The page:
Mugabe resorts to powers of decree

IN a bid to meet the deadline set by the Constitutional Court (Concourt), President Robert Mugabe yesterday proclaimed elections will be held on July 31 as he controversially resorted to draconian Presidential Powers (Temporary Measures) Act (PPTM Act) to fulfil his self-serving political agenda for polls on his terms.

Report by Owen Gagare

Mugabe declared the Nomination Court would sit on June 28, while elections would be held on July 31. In the event no outright winner emerges in the first round of the presidential poll, he said a runoff would be held on September 11.

Mugabe’s move took his political opponents by surprise as they disclosed during Tuesday’s cabinet meeting he had agreed to follow all the processes laid down in the new constitution, meaning polls would possibly to be held in August at the earliest.

The PPTM Act empowers the president, subject to certain limitations, to make regulations amending an Act of Parliament when it is inexpedient to wait for parliament to pass an amendment Act because of the urgency of the situation.

Justifying the invocation of the PPTM Act, Mugabe referred to the Concourt ruling ordering that polls be held by July 31.

He also stated that public interest requires upholding the doctrine of the separation of powers, the principle of constitutionalism, and the supremacy of the Concourt over the executive in all matters concerning the interpretation of the constitution, hence his moves to ensure compliance.

Mugabe said it was inexpedient to await the passage of the Electoral Act through parliament because of the Concourt deadline.

Veritas, a lawyers’ grouping which monitors parliamentary activities, said Mugabe’s use of the PPTM Act does not necessarily mean that the Electoral Amendment Bill will not be taken to parliament.

Crucially though Mugabe, by using his emergency powers, has erased the possibility of the Bill being delayed by debates in parliament, which would have militated against his wish for a July 31 election.

“The passing of a Bill to confirm today’s regulations is a legal necessity, given the fact that the Presidential Powers (Temporary Measures) Act says that it cannot be used to do by regulation what the constitution says must be provided for “by, rather than in terms of, an Act of Parliament,” said Veritas.

“And the new constitution requires just that, for instance, Section 120 refers to elections ‘in the manner prescribed in the Electoral Law’, and the election of Senators having to be ‘in accordance with the Electoral Law’, that is, the Act of Parliament regulating elections.

“In the circumstances, SI 85/2013 is presumably a stop-gap measure designed to allow the publication of a proclamation later today for an election to be held on or before the July 31 — probably even before that date.”

Earlier, Veritas had noted that it would almost be impractical for Mugabe to meet the July 31 deadline given the little space he has to manoeuvre in.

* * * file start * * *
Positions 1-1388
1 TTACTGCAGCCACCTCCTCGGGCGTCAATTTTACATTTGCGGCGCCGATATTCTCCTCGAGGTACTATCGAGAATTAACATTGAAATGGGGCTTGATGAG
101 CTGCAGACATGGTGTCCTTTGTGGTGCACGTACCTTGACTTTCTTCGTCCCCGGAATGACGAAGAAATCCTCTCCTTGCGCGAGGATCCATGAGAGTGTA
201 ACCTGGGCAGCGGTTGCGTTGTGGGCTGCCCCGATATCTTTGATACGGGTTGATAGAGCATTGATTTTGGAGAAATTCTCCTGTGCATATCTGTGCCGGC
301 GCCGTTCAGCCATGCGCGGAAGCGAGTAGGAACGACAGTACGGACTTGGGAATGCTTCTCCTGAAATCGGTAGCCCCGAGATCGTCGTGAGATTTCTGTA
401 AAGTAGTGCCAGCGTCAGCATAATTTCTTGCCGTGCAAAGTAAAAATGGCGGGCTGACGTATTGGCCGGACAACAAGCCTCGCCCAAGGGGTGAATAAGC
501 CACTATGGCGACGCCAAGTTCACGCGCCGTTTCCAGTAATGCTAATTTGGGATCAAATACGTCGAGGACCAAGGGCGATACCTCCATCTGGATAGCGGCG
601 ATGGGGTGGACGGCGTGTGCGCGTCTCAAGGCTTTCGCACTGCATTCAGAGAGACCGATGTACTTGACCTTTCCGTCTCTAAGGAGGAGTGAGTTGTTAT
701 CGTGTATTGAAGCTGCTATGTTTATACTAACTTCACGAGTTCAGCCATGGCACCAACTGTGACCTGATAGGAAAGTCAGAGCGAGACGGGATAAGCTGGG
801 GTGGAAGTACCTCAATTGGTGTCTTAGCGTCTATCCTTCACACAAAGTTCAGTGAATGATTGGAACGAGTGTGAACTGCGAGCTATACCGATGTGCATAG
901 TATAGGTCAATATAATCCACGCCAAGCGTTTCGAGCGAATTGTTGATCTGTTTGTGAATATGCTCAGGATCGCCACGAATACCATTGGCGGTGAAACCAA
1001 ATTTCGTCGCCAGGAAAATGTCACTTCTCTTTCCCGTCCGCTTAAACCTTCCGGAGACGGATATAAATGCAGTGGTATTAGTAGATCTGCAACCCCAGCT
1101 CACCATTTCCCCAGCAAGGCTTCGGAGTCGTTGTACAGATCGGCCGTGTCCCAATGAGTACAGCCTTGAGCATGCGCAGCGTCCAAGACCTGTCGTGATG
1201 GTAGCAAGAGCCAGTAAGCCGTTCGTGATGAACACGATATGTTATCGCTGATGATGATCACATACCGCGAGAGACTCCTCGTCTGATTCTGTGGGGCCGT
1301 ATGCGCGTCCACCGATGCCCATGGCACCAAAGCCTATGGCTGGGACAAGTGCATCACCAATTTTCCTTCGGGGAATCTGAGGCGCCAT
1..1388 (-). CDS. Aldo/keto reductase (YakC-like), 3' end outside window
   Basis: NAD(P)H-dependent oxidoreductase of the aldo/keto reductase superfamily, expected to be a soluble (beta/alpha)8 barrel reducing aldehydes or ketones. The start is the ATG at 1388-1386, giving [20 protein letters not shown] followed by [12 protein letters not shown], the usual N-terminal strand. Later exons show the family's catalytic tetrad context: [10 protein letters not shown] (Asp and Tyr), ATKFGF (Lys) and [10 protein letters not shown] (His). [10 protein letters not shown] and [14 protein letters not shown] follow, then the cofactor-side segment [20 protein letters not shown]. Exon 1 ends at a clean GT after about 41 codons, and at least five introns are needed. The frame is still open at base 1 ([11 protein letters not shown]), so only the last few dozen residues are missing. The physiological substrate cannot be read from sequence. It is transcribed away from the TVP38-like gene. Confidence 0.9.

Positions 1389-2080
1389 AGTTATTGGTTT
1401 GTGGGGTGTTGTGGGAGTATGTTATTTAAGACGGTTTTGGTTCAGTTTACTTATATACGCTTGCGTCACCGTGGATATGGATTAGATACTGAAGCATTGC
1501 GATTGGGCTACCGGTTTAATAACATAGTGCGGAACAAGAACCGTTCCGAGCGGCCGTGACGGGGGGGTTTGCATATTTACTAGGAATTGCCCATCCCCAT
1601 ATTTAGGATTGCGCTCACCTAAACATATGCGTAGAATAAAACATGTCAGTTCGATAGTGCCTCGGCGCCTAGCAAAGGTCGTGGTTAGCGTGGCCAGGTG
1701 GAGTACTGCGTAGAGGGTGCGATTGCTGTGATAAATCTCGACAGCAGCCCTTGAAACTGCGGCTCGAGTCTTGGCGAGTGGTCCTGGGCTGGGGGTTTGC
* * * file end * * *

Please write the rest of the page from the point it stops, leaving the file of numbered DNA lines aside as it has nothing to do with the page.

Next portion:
The grouping and other legal experts had argued that for Mugabe to comply with the ruling, he should proclaim elections by Monday, June 17, given the nomination court could only sit 14 days after proclamation, while elections can only be held 30 days after sitting of the nomination court.

The proclamation was not to be made by making a public statement but through gazetting in line with Section 157(3) of the new constitution and the Electoral Law.

In addition, the Electoral Amendment Bill making appropriate amendments to the Electoral Act first had to be passed by parliament before Mugabe could proclaim, but he has since resorted to the PPTM Act to cut short the process.

This is because the Electoral Law (Act and Regulations) cannot be changed after the electoral proclamation. Section 157(5) of the new constitution provides that “after an election has been called, no change to the Electoral Law or to any other law relating to elections has effect for the purpose of those elections”.

The Electoral Act had to be changed to accommodate the election of 60 women members of the National Assembly under a party-list system of proportional representation as well as 60 Senators, among other things”.

“The significance of this is that until an Electoral Amendment Bill making appropriate amendments to the Electoral Act has been passed by parliament, assented to by the president and gazetted, it will not be legally possible for the president to proclaim the elections date,” it said.

The new constitution stipulates that a 30-day intensive voter registration exercise must precede nomination day. The programme began on Monday and should end on July 9. After proclamation the Nomination Court was meant to sit after two weeks and a month before polls could be held.

If the constitution was to be followed to the letter, the president could only proclaim elections after the voter registration exercise was completed. Mugabe, though, repealed Section 26A of the Electoral Act to allow the voters roll to close 12 days after nomination day, presumably to allow the parties a month to campaign while also trying to meet the July 31 deadline.

Veritas though is questioning whether the country can hold credible elections without complying with the new constitution, while Zec’s ability to organise elections at short notice is doubtful.

“It would be sad if the first elections under the new constitution were to be spoilt by inadequate time, lack of funding, an incomplete or unsatisfactory voters’ roll, or too little time for Zec to satisfactorily arrange the logistics associated with such a large project,” said the grouping.

“Zimbabwe desperately needs elections that are credible within the country, and within Sadc and the international community.”

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